Skip to main content
Open this photo in gallery:

Conservative Leader Andrew Scheer, seen here on March 24, 2020, said Wednesday his party would back a wage freeze for parliamentarians, but he put the onus on the Liberals to lead the way.Adrian Wyld/The Canadian Press

Federal Conservatives and New Democrats say they would support a freeze to parliamentarians’ salaries but no party is offering to take the lead and push for the legislation that would delay a hike in compensation – a question the Green Party calls a “distraction.”

The COVID-19 pandemic has forced businesses across the country to shutter, leading to millions of layoff notices. More than two million people have already applied for employment insurance and Ottawa is preparing for millions more to apply for its emergency support.

At the same time, members of Parliament and senators are enjoying pay increases – 2.1 per cent and 2.4 per cent, respectively.

What can I do to stay safe from COVID-19?

The virus that causes COVID-19 is spread through airborne droplets by coughing or sneezing, through touching a surface those droplets have touched, or through personal contact with infected people.

Wash your hands frequently and thoroughly

The World Health Organization recommends regular hand-washing and physical distancing – that is, keeping at least two metres from someone with a cough. If you have to cough or sneeze, do it into your sleeve or a tissue, not your hands. Avoid touching your eyes, mouth or nose if you can.

The CDC says to frequently clean dirty surfaces with soap and water before disinfecting them.

  • If you show symptoms of COVID-19, seek medical attention and do what your health-care provider recommends. That may include staying home from work or school and getting lots of rest until the symptoms go away.

COVID-19 is much more serious for older adults. As a precaution, older adults should continue frequent and thorough hand-washing, and avoid exposure to people with respiratory symptoms.

Check the WHO’s information page for more details on the virus, and The Globe and Mail’s guide of what health officials say is helpful for the public to do or not do about it.

Need more answers? Email

Parliament’s decision to continue with the pay raise, which takes effect Wednesday, is out of step with some provincial legislatures that have postponed pay increases or continued wage freezes already in place.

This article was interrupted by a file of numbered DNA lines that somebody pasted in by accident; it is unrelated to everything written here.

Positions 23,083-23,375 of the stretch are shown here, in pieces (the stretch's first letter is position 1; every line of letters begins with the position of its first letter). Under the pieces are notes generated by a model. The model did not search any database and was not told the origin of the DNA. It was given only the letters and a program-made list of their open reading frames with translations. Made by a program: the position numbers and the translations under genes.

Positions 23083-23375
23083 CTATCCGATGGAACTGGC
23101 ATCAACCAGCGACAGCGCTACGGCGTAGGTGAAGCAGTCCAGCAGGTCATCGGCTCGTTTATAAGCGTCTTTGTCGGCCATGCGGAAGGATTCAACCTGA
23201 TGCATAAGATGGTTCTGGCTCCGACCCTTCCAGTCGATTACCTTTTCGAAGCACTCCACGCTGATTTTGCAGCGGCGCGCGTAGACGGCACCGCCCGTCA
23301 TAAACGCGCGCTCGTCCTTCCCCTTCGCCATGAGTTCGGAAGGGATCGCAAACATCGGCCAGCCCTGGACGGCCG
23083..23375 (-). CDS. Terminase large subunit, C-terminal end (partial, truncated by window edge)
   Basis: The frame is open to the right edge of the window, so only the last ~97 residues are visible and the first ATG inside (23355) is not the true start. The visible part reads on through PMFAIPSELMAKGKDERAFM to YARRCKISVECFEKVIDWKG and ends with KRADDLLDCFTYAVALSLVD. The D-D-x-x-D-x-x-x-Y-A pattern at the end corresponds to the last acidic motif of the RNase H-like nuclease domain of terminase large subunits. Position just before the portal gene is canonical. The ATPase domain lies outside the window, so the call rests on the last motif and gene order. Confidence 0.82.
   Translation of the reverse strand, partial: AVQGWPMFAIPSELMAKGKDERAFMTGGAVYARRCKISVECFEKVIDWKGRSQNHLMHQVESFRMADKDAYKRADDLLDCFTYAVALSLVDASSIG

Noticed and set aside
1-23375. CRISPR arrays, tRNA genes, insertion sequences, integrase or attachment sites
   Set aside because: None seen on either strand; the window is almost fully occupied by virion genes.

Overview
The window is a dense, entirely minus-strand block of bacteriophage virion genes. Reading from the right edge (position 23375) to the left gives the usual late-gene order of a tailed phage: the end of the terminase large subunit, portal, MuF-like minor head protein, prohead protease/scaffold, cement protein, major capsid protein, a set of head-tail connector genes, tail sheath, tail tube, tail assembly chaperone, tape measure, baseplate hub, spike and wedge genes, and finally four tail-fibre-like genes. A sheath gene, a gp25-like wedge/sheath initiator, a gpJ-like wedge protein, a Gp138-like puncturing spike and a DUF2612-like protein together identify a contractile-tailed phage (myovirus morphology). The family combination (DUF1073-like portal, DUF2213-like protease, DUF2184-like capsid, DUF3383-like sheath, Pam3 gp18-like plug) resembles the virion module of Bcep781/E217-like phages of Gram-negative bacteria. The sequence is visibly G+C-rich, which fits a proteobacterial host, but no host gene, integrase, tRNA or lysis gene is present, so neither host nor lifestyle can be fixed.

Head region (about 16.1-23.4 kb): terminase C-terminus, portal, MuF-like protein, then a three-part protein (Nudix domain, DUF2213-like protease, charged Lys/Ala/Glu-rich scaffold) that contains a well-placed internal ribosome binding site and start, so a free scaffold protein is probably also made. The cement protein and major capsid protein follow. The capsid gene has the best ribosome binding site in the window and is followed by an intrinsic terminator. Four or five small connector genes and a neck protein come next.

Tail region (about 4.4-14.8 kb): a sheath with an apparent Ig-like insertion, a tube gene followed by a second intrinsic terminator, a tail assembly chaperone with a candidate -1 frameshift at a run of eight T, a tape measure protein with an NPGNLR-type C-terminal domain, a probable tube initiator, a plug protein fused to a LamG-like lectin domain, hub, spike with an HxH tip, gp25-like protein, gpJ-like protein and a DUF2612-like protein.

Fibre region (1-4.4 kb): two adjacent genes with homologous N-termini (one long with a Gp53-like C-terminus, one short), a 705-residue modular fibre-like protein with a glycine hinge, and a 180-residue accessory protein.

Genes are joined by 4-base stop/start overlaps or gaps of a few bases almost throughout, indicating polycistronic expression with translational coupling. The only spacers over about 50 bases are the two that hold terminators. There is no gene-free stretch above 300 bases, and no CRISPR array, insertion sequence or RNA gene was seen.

Conservative Leader Andrew Scheer said Wednesday his party would back a wage freeze for parliamentarians, but he put the onus on the Liberals to lead the way.

“If the government brings in such legislation, we would support it," Mr. Scheer said.

The NDP said it would be “open” to delaying a salary increase if the legislation is introduced. “But the priority for Parliament should be getting help to Canadians who urgently need it as quickly as possible,” spokesperson Mélanie Richer said in a statement.

The Bloc Québécois did not reply to a request for comment and the Prime Minister’s Office didn’t give a direct answer as to whether the Liberals support a wage freeze.

“The Prime Minister will be donating his salary increase to a number of not-for-profits and charitable organizations in his riding," spokesperson Alex Wellstead said in response to a question about whether MPs’ salaries should be frozen.

Mr. Scheer also said he would donate his salary increase to a local food bank in Regina.

Asked on Monday if he or any other MPs had considered forgoing their pay hike, Prime Minister Justin Trudeau said: “I haven’t heard the Parliament of Canada having those discussions."

Parliament is not sitting at the moment but it is being recalled.

A statement from the Green Party’s three caucus members said all efforts should be focused on getting cash to Canadians “that are suffering. Any distraction from those efforts is counterproductive.”

On Tuesday, B.C.'s MLAs postponed their planned pay raise. In Ontario, provincial politicians haven’t had a raise since 2008. Similarly there are no pay increases planned for MHAs in Newfoundland and Labrador, and in Alberta politicians voted on March 18 to cancel an automatic salary hike.

As of Wednesday, the base salaries for MPs went up to $182,600 from $178,900. The law requires senators be paid $25,000 less than members of the House of Commons, so members of the Upper Chamber will now be paid $157,600, up from $153,900.

Increases in pay for MPs are based on the average pay increase negotiated for major bargaining units in the private sector. The law requires that the base salaries for all parliamentarians be rounded down to the nearest $100.

Wage freezes can be brought in by an act of Parliament. For example, the previous Conservative government brought one in from 2010 to 2013, as part of its Expenditure Restraint Act, according to Heather Bradley, the director of communications for House Speaker Anthony Rota.

In a memo to MPs sent Wednesday evening, Mr. Rota wrote that many parliamentarians have expressed their wish to donate the amount of their wage increase to charity. “While there is currently no mechanism that allows members to make donations through payroll deductions, members may choose to make direct donations to the local or national charity of their choice,” the Speaker wrote.

Your Globe

Build your personal news feed

Follow the author of this article:

Follow topics related to this article:

Check Following for new articles